Theodore Roosevelt High School (Chicago)

From Wikipedia, the free encyclopedia
Jump to: navigation, search
Roosevelt High School
RooseveltHSChicago.jpg
Address
3436 W. Wilson Avenue
Chicago, Illinois, 60625
United States
Coordinates 41°57′54″N 87°42′53″W / 41.9650°N 87.7146°W / 41.9650; -87.7146Coordinates: 41°57′54″N 87°42′53″W / 41.9650°N 87.7146°W / 41.9650; -87.7146
Information
School type Public Secondary
Opened 1927
School district Chicago Public Schools
CEEB Code 141105[1]
Principal Jessica Johnson
Grades 912
Gender Coed
Enrollment 1438 (2013)[2]
Campus type Urban
Color(s)      Blue
     Gold[3]
Athletics conference Chicago Public League[3]
Team name Rough Riders[3]
Accreditation North Central Association of Colleges and Schools[4]
Website

Theodore Roosevelt High School is a public 4-year high school in the Albany Park neighborhood on the northwest side of Chicago, Illinois, United States. It is operated by the Chicago Public Schools district. The school began existence in 1922 as William G. Hibbard High School, but was moved into a new building and renamed in honor of the 26th president of the United States in 1927.[5][6]

Athletics[edit]

Roosevelt competes in the Chicago Public League (CPL) and is a member of the Illinois High School Association (IHSA).[7] 1961 Football City Champions under Coach Al Klein.

Notable alumni[edit]

References[edit]

  1. ^ "High School Code Search". College Board. Retrieved 3 November 2009. 
  2. ^ Chicago Public Schools: Roosevelt
  3. ^ a b c "Chicago (Roosevelt)". Illinois High School Association (IHSA). 19 January 2010. Retrieved 24 January 2010. 
  4. ^ "Institution Summary for Roosevelt High School". AdvacedED profile. North Central Association Commission on Accreditation and School Improvement. Retrieved 24 January 2010. 
  5. ^ a b c d "Roosevelt at a glance". Chicago Sun-Times. June 15, 1994. 95.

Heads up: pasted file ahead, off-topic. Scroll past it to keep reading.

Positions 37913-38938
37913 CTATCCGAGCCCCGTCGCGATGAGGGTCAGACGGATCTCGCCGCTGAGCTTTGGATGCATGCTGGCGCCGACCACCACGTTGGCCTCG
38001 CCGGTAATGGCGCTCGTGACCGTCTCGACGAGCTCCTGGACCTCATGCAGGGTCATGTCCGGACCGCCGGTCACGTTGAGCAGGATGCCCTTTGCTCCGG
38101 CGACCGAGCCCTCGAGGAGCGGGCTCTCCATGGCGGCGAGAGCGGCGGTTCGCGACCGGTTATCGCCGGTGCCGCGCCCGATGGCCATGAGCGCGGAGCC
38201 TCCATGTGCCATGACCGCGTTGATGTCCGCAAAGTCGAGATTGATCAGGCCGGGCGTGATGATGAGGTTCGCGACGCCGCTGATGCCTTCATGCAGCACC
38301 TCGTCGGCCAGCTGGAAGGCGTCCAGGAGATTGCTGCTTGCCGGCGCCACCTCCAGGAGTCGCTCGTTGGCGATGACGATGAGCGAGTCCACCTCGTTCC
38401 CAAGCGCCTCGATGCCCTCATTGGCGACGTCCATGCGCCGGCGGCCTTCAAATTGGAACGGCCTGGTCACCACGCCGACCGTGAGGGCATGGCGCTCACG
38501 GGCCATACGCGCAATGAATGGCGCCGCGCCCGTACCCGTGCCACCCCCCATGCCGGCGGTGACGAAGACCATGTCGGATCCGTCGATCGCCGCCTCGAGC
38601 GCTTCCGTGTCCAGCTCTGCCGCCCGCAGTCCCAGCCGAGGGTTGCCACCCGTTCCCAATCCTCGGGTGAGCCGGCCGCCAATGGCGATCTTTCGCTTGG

6. ^ Cleary, Michael (20 May 1977). "School History". Chicago Public Schools. Retrieved 24 January 2010. 
  7. ^ IHSA Chicago (Roosevelt)
  8. ^ a b c d e f "All Honor Rolls". Chicago Public Schools. Retrieved 24 January 2010. 
  9. ^ "Roosevelt High: Why does Arnie Kamen keep coming back?". Chicago Reader. Retrieved January 1, 2014. 
  10. ^ Vickery, Hal. "Flashing Back...with Nancy Faust," White Sox Interactive.
  11. ^ Wainwright, Loudon S. (27 December 1954). "Believe Thee George!". Life Magazine (Time, Inc.) 37 (26): 69–71. Retrieved 24 January 2010. "At 16, now a fledgling baritone and the owner of a new Ford sedan, Gobel met Alice Humecke, a pretty, dark-haired girl in his class at Roosevelt High School." 
  12. ^ Johnson, Erskine (14 March 1955), This Here Unscrambles Real George Gobel, Pittsburgh Press: 17, retrieved 24 January 2010, "The real George and Alice Gobel met at Roosevelt High School in Chicago ..." 
  13. ^ "Honorary Degree 1999: Leo Melamed". biographic sketch. University of Illinois Department of Agricultural and Consumer Economics (ACE) - Office of Future and Options Research (OFOR). Retrieved 24 January 2010. "Melamed was born in Poland, from where he and his parents escaped and emigrated to United States in 1941. Melamed graduated from Roosevelt high school in Chicago, attended the University of Illinois at Navy Pier, and has a law degree from John Marshall Law School in Chicago." 
  14. ^ "GeorgeSchmidt". databaseFootball.com. Retrieved January 1, 2014. 
  15. ^ Alessio, Carolyn (11 May 1999), A poet with heart and edge, Chicago Tribune: 1 
  16. ^ "Shel Silverstein". biographic sketch. Office of the Clerk of Cook County. Retrieved 24 January 2010. "High School: Roosevelt High School, Chicago" 
  17. ^ Jensen, Trevor; Sjostrom, Joseph (27 September 2006), Seymour Simon: 1915 - 2006: An independent political mind Chicagoan was true to his beliefs in a career in politics and law that spanned nearly 70 years, Chicago Tribune, retrieved 24 January 2010, "Simon, who was born on Aug. 10, 1915, grew up in Albany Park, the son of a lawyer. He was a graduate of Roosevelt High School and Northwestern University, where he attended law school and graduated first in his class in1938." 
  18. ^ Angie Cannon (March 25, 2001). "A Nation of New Cities". US News and World Report. Retrieved June 1, 2013. 

External links[edit]